The AI renaissance and why Open Source matters - An important point about open source being the lynchpin of democratic access to LLM/GPT technology. #
Sign our open letter on the future of AI | BCS - It’s not earth-shattering, but I’m happy to support my professional body on this. AI open letter to UK Government and Industry AI is not an existential threat to humanity; it will be a transformative force for good if we get critical decisions about its development and use right. The UK can help lead the way in setting professional and technical standards in AI roles, supported by a robust code of conduct, international collaboration and fully resourced regulation. #
We're doomed - or are we?
Yet another brief and partial attempt to make sense of the current AI debate #
- Finally got around to reading this useful lobbying paper covering some of the things we should be looking to our governments to do around AI. My summary is here. #
Applying ChatGPT-like tools across your own data
Summarising some key principles from Mick Vleeshouwer. #
A Rusty Advent
I’ve been using Advent of Code to start playing with the programming language Rust. This is what the journey looks like so far (early days). #
Only Humans
Harold Jarche has posted a brief review of “Only Humans Need Apply” by Thomas H Davenport . In his review Harold has added the main attributes that he sees as being needed to meet the book’s criteria for human adaptation to a world of automation: Step-up: directing the machine-augmented world (creativity) Step-in: using machines to augment work (deep thinking) Step-aside: doing human work that machines are not suited for (empathy) Step narrowly: specializing narrowly in a field too small for augmentation (passion) Step forward: developing new augmentation systems (curiosity) I challenge any UK-based educator or politician to identify where we are systematatically encouraging those attributes in our young people. #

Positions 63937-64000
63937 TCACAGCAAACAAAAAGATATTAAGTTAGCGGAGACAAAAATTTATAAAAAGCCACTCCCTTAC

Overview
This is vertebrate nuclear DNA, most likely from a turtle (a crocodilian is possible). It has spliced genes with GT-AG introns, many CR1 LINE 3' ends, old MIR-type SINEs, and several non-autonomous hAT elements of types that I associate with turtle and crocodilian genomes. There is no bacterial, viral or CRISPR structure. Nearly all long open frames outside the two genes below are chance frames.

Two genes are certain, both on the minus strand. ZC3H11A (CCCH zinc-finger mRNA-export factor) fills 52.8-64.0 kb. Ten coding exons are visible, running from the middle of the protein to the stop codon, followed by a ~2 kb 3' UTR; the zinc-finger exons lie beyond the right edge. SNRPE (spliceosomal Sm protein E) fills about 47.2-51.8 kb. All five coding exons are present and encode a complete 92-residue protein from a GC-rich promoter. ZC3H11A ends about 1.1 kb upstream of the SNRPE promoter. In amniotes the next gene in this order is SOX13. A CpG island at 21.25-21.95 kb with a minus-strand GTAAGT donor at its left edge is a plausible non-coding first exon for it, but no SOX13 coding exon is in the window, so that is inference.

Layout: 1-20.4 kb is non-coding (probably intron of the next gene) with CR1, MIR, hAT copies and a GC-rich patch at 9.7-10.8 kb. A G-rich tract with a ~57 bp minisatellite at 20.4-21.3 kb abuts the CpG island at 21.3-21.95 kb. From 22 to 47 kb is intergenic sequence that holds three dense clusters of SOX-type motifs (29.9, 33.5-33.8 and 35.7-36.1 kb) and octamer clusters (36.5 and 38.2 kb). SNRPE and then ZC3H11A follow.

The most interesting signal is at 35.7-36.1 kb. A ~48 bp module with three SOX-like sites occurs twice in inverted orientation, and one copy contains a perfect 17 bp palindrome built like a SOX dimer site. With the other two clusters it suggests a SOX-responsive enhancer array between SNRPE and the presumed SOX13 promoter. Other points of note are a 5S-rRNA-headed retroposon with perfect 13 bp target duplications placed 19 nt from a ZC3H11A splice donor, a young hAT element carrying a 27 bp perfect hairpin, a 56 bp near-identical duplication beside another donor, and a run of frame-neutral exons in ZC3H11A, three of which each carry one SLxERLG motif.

The rise of the machines (continued)
Following on from The machines may eat your job, but that might not be a bad thing, I notice that Joanne Jacobs has written Who will work? Education, automation and jobs in which she references the (Obama) White House report “Artificial Intelligence, Automation, and the Economy” , which in turn was informed by the Frey and Osborne paper I referenced. Joanne goes on to highlight from that White House report that an increasing proportion of US high-school students are not “college-ready” at the end of high school. #
The machines may eat your job, but that might not be a bad thing – are any politicians acknowledging this?
Introduction There are a growing number of indicators that the nature of employment will change radically in our lifetimes, but politicians are all ignoring this. Background On BBC Breakfast this morning there was a piece about robots, themed on the forthcoming exhibiton at the Science Museum, In the piece they interviewed Michael A. Osborne , Associate Professor in Machine Learning, University of Oxford in which he repeated the research estimate that robots would replace 35% of UK employment by 2030, e. #